Why does Reverend Hale visit the Proctors? What is Hale's intention? Ultimately, what does he conclude about the Proctors?

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Reverend Hale has been charged with the task of determining who is and who is not perhaps practicing the dark arts. While he is not the final determiner in a guilty sentence—that would fall to Judges Hawthorne and Danforth—he is responsible for finding what a modern audience can assume is...

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Reverend Hale has been charged with the task of determining who is and who is not perhaps practicing the dark arts. While he is not the final determiner in a guilty sentence—that would fall to Judges Hawthorne and Danforth—he is responsible for finding what a modern audience can assume is evidence. Because he is considered an expert on demonic arts and has brought with him "weighty books," the judges rely on his testimony when making their decisions.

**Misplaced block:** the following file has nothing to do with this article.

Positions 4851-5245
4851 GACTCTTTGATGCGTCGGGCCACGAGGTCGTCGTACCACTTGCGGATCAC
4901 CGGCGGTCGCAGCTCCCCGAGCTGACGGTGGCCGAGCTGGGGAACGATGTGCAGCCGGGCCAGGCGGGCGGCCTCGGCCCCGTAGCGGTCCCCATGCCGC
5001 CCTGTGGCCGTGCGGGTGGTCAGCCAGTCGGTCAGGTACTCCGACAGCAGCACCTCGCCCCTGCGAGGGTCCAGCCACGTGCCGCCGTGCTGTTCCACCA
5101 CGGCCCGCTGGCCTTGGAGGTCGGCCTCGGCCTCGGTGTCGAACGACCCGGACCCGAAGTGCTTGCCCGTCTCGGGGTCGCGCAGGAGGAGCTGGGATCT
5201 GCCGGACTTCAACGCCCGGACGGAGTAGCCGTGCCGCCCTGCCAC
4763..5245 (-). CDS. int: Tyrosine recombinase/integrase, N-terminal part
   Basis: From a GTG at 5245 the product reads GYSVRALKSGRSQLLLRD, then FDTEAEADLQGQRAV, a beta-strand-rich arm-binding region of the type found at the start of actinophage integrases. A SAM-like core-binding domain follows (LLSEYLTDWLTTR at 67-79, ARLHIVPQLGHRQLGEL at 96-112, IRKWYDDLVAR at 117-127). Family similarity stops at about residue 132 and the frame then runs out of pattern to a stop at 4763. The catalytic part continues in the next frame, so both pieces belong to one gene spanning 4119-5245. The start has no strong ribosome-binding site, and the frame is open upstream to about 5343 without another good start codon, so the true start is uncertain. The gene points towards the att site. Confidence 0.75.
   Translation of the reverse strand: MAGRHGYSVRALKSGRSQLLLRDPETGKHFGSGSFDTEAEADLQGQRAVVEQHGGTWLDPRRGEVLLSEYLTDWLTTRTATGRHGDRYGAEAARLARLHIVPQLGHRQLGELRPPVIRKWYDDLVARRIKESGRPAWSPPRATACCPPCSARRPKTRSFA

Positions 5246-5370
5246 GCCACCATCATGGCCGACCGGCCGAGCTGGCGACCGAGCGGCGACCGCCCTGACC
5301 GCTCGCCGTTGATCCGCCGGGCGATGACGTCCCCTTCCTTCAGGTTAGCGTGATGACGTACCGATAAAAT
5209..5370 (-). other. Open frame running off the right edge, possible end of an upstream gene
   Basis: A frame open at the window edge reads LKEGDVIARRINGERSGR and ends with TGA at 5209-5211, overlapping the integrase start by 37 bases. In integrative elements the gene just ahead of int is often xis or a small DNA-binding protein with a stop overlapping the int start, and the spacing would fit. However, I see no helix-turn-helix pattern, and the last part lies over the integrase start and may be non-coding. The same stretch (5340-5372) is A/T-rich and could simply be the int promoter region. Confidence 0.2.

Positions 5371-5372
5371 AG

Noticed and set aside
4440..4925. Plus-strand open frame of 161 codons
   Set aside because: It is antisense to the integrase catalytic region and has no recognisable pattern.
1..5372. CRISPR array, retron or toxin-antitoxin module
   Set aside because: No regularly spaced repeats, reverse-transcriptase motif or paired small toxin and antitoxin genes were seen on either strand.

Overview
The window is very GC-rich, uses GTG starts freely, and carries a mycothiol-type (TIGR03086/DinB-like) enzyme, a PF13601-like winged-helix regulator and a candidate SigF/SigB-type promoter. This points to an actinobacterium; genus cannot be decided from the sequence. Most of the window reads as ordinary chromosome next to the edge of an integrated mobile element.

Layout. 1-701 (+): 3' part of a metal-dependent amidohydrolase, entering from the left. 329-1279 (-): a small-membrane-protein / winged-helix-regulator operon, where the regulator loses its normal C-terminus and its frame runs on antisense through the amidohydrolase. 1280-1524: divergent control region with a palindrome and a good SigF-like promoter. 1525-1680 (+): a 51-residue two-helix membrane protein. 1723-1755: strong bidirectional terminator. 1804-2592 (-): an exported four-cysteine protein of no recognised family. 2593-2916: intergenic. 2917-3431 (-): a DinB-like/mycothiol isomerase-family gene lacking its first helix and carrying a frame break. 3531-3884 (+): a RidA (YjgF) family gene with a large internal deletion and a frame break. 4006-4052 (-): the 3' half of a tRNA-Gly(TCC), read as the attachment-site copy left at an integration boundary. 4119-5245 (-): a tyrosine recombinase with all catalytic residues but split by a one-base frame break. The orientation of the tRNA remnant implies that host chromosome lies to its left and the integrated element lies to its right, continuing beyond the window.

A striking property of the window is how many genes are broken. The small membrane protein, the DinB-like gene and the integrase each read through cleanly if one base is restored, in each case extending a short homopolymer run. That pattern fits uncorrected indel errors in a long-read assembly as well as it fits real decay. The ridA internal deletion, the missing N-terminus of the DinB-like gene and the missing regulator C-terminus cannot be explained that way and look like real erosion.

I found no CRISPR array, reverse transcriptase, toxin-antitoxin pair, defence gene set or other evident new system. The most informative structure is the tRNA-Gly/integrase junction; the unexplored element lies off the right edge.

Hale makes clear upon his arrival he is not officially questioning the Proctors but does mention that Elizabeth Proctor's name was mentioned in the court. He has come to merely get a sense of these two people and how godly they may be. While the Proctors have already learned of this name-mentioning from their servant Mary Warren, having Hale arrive that evening makes the threat of accusations against Elizabeth all the more plausible.

Hale relies as much on superstition as on logic and his questioning of both Elizabeth and John reveals that while Proctor may not be the most devout Puritan, Elizabeth is certainly a godly woman. As the play reaches its fateful climax, Hale's conclusion about the honest natures of Elizabeth and John becomes clear. He cries out in defense of Proctor, passionately declaring that he believes the man and Abigail Williams has always struck him as false.

Ultimately, Hale is unable to sway the course of the trials and Proctor meets his end.

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